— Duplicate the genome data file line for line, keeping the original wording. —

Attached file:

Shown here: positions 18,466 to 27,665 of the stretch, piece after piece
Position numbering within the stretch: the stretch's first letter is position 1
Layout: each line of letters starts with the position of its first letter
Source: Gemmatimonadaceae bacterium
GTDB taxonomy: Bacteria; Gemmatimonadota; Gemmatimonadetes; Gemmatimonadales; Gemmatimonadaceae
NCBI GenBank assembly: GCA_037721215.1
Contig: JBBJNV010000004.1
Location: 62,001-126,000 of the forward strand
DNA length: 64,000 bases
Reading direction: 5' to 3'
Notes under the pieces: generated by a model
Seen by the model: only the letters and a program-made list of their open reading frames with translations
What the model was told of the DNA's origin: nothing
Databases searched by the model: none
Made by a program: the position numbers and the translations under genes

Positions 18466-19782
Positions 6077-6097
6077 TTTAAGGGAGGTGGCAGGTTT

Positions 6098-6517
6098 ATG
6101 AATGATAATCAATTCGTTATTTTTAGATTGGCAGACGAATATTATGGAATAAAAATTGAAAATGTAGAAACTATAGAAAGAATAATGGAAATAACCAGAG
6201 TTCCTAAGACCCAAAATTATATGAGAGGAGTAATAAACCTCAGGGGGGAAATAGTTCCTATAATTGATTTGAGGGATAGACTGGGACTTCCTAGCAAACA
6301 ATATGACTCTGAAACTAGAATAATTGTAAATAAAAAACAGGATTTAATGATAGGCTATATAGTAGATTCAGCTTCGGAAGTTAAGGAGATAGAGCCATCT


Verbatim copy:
Shown here: positions 18,466 to 27,665 of the stretch, piece after piece
Position numbering within the stretch: the stretch's first letter is position 1
Layout: each line of letters starts with the position of its first letter
Source: Gemmatimonadaceae bacterium
GTDB taxonomy: Bacteria; Gemmatimonadota; Gemmatimonadetes; Gemmatimonadales; Gemmatimonadaceae
NCBI GenBank assembly: GCA_037721215.1
Contig: JBBJNV010000004.1
Location: 62,001-126,000 of the forward strand
DNA length: 64,000 bases
Reading direction: 5' to 3'
Notes under the pieces: generated by a model
Seen by the model: only the letters and a program-made list of their open reading frames with translations
What the model was told of the DNA's origin: nothing
Databases searched by the model: none
Made by a program: the position numbers and the translations under genes

Positions 18466-19782
Positions 6077-6097
6077 TTTAAGGGAGGTGGCAGGTTT

Positions 6098-6517
6098 ATG
6101 AATGATAATCAATTCGTTATTTTTAGATTGGCAGACGAATATTATGGAATAAAAATTGAAAATGTAGAAACTATAGAAAGAATAATGGAAATAACCAGAG
6201 TTCCTAAGACCCAAAATTATATGAGAGGAGTAATAAACCTCAGGGGGGAAATAGTTCCTATAATTGATTTGAGGGATAGACTGGGACTTCCTAGCAAACA
6301 ATATGACTCTGAAACTAGAATAATTGTAAATAAAAAACAGGATTTAATGATAGGCTATATAGTAGATTCAGCTTCGGAAGTTAAGGAGATAGAGCCATCT